I didn’t know Trey Pennington, though we’d connected in minor ways via Social Media.
My heart is broken for him, his legacy (still intact if you ask me), his friends and family. I’m sure many of you are wondering why. Some may even be mad at Trey. Please don’t be mad. Remember the good (and there was a lot).
This is not a time for blame. And though this is a time for hurt, there will be a time for healing.
I couldn’t sleep last night. As I continue to read posts and posts upon posts followed by posts and tweets today about this gentle, giving, loving man . . . I am haunted because I am not far removed from such a time in my own life.
- I’m open to the possibility that Trey felt betrayed by some close to him.
- I’m open to the possibility that Trey felt embarrassed, having once shared his soul publicly and not wanting to do it again.
- I’m open to the possibility that Trey desired more than a friend pointing him to an agency or professional help.
- I’m open to the possibility that Trey felt like there was no longer hope to regain whatever he lost.
- I’m open to the possibility that Trey didn’t want you to see him hurt anymore – and he may have felt the hurt would never subside.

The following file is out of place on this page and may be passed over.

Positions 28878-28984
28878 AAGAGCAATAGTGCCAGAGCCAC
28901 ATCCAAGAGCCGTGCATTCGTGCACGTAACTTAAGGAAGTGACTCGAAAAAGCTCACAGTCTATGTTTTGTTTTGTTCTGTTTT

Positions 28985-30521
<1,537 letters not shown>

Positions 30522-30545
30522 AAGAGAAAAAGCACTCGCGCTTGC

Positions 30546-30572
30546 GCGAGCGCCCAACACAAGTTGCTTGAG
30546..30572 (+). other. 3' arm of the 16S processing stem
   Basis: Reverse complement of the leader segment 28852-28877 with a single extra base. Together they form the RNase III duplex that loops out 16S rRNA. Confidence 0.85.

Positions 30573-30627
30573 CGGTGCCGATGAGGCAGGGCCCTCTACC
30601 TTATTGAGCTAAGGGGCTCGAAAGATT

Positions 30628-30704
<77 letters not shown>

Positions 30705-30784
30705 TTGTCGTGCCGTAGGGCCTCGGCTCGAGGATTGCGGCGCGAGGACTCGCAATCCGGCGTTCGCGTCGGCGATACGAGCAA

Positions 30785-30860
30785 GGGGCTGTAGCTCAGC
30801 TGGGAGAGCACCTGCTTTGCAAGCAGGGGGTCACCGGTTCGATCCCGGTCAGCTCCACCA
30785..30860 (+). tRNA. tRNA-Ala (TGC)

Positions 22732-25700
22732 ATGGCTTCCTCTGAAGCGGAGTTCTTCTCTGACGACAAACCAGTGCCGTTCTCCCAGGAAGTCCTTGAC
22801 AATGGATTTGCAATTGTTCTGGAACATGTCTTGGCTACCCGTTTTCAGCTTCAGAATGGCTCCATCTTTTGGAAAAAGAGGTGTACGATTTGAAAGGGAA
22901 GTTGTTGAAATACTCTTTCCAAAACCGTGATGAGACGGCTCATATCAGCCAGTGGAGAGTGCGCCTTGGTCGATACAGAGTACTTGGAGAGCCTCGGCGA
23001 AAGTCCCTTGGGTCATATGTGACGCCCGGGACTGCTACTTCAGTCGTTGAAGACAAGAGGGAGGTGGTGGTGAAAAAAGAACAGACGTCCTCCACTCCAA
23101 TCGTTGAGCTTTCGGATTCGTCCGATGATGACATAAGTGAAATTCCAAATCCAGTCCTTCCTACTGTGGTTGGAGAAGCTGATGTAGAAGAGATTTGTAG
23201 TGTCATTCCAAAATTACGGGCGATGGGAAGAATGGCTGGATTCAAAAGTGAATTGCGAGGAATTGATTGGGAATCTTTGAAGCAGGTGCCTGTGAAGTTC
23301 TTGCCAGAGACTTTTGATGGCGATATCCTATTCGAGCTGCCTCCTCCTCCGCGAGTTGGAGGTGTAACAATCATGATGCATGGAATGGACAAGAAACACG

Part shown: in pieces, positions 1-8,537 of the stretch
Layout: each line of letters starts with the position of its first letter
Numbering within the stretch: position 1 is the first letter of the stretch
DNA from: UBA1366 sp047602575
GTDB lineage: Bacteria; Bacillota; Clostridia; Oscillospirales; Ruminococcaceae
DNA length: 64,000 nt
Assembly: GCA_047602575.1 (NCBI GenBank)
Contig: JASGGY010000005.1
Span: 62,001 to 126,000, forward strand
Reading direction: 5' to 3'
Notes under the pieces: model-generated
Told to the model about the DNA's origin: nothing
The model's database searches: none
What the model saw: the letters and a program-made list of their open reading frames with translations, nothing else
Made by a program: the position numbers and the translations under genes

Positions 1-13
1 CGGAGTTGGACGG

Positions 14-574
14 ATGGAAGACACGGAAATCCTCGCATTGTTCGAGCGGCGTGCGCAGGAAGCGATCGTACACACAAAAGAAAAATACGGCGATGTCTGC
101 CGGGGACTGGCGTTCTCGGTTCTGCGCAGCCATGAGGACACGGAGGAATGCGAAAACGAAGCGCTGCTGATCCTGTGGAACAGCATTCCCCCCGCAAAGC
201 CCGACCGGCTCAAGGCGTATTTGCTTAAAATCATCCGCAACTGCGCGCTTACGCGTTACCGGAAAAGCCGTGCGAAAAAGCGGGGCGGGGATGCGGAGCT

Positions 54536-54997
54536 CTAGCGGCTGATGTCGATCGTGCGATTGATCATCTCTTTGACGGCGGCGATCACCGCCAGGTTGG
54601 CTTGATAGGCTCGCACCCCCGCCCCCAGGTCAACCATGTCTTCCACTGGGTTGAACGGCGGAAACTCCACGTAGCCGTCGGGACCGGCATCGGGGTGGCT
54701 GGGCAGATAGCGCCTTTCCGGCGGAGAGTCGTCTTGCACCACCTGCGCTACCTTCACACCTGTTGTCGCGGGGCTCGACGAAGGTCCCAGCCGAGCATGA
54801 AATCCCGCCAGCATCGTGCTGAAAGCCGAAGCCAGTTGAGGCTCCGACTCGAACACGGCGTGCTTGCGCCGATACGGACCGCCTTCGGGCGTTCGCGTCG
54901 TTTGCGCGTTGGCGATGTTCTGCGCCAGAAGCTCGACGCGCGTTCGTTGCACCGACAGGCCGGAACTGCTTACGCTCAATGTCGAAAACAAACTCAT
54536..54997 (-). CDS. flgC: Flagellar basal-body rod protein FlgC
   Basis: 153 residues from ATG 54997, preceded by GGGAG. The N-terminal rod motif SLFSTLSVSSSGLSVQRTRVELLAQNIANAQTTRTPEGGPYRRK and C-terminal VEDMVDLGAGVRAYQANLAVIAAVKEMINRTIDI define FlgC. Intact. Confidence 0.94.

I’m open to these possibilities because I was there just two years ago. Doesn’t matter how I got there. And it still hurts, especially after yesterday.
My suggestion, if I may be so bold. Next time someone cries out for help – give them a hug, not a phone number. And stay close at hand. Love them through their hurt.
I was lucky. And I hope I can be a fraction of the person I knew Trey to be, and what I know of him through all I’ve read.
I’m sorry I didn’t know about your hurt, Trey. If I had, I would’ve shared.
To those reading this, please don’t think less of me (or Trey) – I debated for hours whether to write. I did so that some might . . . I don’t know . . . see something, grab onto some understanding. I don’t know. A crushing blow.
I applaud his friends for standing by him and beside him even now after he’s gone. Stay that course. And God bless you for your friendship to Trey.
And to those that were around me during my own time of concern. . . even those that may have turned against me and I’m open to the possibility Trey might also say:
“I apologize. Forgive me, please.”